It’s that time of resolutions again. How can you make it different this time?
This time of year is always interesting to be a therapist. It is the time when everyone is taking a look at themselves and attempting to see things in a new way and/or trying to change something about themselves, which is what I do with others on a year round basis. My twitter feed is chock full of articles and messages about new this, resolve that, change now, and it fills me with both joy and frustration. The joy comes from feeling that everyone is out trying to get closer to their authenticity, which is my goal as a therapist, to assist others in finding their truest self. I also feel frustration because come February most of those hopeful souls will have already gotten back to old patterns and away from the stream of change and resolution. In the spirit of lasting change, here are my three steps on how you can make sure that this year you stick to keeping those resolutions.
Step 1 – Figure out WHY the action you are trying to change is actually serving you.
Remember Dr. Phil’s famous line, “How’s that working for you?” He used it in sarcasm more times than not, but if you answer this simple question truthfully you will be halfway to eliminating the bad habit or tendency. Ask the question. How does eating a plate full of dinner, Oreos, and ice cream at night work for me? Well, maybe you stayed to your diet all day long and had that green juice smoothie from your new Vitamixer, but then at the end of the day, you fight with your spouse, your child does not cooperate while doing his homework, and when everyone goes to bed you are drained. You fill your heart and numb out the stress and frustration with a plate full of pork, beans and rice and then treat yourself with Oreos and ice cream, taking care of yourself emotionally. This is because at one point in your life your mom took care of you while feeding you. When she did that you felt comfort and safety. Now as an adult after a night like that it makes sense that you would choose to comfort yourself with food. This takes care of the need to feel safe and comfortable. Also, blame the brain because that message of food as comfort is an old emotional memory held in your right brain. So the overeating is working for you because you are stressed, lonely, tired, and hungry and food makes you feel safe and comforted.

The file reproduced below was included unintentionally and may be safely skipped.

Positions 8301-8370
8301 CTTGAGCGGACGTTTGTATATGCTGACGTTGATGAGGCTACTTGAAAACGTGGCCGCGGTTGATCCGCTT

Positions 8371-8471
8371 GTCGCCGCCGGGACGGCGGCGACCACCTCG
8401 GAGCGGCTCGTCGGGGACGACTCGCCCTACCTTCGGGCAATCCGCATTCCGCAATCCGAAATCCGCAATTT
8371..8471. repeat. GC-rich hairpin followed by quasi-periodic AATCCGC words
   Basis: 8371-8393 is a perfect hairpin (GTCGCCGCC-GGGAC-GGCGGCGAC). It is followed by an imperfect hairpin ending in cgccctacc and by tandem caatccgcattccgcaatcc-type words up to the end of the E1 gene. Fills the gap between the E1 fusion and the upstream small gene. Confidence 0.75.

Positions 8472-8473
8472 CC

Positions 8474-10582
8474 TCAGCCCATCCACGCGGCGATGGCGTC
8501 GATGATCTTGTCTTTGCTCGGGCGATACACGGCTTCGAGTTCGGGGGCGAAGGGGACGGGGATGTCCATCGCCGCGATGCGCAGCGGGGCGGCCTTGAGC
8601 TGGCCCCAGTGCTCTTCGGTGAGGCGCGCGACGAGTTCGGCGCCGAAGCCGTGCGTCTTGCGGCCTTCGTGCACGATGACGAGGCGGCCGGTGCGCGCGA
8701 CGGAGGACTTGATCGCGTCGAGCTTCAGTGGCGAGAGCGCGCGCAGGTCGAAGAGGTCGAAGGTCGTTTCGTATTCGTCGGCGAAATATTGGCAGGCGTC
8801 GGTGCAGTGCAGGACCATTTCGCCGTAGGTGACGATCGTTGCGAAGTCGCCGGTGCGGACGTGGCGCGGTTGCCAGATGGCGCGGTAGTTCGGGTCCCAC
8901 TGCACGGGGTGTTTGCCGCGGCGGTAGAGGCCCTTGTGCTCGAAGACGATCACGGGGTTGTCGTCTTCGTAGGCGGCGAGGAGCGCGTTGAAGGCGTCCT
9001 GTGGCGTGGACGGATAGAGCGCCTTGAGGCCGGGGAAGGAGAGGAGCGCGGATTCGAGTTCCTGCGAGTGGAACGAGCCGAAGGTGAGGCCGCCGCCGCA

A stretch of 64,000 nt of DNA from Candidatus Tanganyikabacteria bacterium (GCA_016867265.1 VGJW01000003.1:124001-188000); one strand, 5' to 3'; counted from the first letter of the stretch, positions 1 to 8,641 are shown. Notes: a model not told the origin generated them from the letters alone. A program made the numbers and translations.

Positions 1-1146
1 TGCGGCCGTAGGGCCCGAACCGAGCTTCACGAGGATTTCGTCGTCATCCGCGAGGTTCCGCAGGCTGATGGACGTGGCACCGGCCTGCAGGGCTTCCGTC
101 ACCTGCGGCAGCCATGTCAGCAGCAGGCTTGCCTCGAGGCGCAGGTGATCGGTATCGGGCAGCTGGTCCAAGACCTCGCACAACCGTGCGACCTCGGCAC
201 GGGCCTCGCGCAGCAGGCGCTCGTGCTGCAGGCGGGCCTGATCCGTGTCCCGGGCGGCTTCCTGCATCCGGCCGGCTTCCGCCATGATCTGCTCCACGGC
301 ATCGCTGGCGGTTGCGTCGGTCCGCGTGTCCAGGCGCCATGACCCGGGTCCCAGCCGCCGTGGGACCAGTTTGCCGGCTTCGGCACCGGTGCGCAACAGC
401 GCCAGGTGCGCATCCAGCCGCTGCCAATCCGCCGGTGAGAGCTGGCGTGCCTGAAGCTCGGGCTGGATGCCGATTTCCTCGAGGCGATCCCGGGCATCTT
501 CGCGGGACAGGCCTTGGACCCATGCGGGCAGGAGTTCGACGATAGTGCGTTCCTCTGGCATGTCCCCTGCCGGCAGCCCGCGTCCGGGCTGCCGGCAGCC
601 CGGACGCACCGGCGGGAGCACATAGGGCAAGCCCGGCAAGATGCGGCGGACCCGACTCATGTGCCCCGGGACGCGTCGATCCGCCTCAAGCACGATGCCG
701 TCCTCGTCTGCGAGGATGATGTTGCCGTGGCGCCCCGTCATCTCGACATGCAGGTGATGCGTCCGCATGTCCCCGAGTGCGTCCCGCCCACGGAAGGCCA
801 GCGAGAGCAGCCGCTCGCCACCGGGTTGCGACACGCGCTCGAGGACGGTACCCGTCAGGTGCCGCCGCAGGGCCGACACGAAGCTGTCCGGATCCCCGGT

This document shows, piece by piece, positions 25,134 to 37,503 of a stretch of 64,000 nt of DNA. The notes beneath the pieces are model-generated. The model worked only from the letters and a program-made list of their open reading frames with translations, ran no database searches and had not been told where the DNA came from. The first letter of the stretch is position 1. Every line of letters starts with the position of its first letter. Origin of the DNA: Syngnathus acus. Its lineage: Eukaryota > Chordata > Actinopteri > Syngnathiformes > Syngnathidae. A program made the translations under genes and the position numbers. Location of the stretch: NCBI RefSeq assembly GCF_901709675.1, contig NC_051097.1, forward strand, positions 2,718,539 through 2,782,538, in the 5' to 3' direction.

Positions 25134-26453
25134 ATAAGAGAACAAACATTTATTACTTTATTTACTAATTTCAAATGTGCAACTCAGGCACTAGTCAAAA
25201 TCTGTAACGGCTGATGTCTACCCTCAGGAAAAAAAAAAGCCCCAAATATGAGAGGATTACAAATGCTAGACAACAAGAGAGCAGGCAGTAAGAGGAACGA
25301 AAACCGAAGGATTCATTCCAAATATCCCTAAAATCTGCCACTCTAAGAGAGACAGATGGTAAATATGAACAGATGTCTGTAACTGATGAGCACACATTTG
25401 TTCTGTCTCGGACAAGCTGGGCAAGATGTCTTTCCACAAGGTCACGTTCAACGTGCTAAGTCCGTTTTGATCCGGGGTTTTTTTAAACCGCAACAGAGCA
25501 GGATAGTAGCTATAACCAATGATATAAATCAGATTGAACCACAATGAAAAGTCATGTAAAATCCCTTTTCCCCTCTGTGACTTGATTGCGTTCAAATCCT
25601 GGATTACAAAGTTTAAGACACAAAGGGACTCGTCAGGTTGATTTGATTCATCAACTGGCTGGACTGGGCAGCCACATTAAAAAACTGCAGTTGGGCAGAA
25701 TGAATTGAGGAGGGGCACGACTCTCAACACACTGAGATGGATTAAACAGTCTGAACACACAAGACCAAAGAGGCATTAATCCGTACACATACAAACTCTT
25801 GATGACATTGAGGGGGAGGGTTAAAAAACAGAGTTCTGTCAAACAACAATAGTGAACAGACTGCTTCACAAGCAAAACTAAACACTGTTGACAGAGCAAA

Step 2 – Once you know why the old action works for you figure out HOW to replace it
It is almost impossible to change behavior or old habits without replacing them with a new one. The piece that a lot of people forget is that the behavior is linked to a need and/or an emotion. If you did Step 1 correctly then you have figured out the need and the emotion attached to it. In our previous example the need was to be comfortable and the feeling was safety. So the question to ask yourself is if I want to be comfortable and safe and I have a long stressful day, what do I have to do besides eat to feel comfortable and safe? This is not an easy task, coming up with an answer to that question can be excruciatingly painful and sometimes feel daunting. That is why most people just want to change the behavior by ignoring the need and emotion. But I promise you, if you can know the why, the how will come slowly, and soon you will have an answer, such as replacing the food with a soothing, comfortable bath. That leads us to:
Step 3 – Change of any kind comes in bursts and regressions –sticking to your new action WHEN you fail is what brings the greatest change.
The statistics say that 60% of people stick to their resolution past the first month. This is because change is not linear. Once you decide to change and you take step 1 and step 2 I guarantee that you will have good and bad days and that is the human experience. One more time we have to blame the brain. In times of stress or high emotion the neurons that fire quickest are those that have been there the longest. For example feeling safe and comfortable when we eat has probably been in the neural pathway since you were an infant and breastfeeding. Taking a long bath and reading your favorite novel to feel comfortable and safe has been in your neural pathway for only two weeks. Be gentle with yourself when once more you overeat. The task at hand is to start over when you have a regression or “bad day”. There are very few people that can change cold turkey. Think of neural pathways like a path in the grass, the one that has been walked on the longest has no grass and it’s easy to see and take. The new path you are walking on still does not have a clear way; it has hidden rocks, snarling weeds, and unseen roots. That being said if you keep going on the new path eventually it will wear in like the old one. Simultaneously, the old path will grow grass and lose visibility. That’s how the brain works.
Take these steps. Give them a go. If you find that even when you figure out the HOW it still seems overwhelming, get some assistance, call a therapist or a good friend, and keep at it. Change takes time. Here’s to a great new year and to keeping at least one, if not all of your resolutions!
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Photo: Flickr/Farhad Sh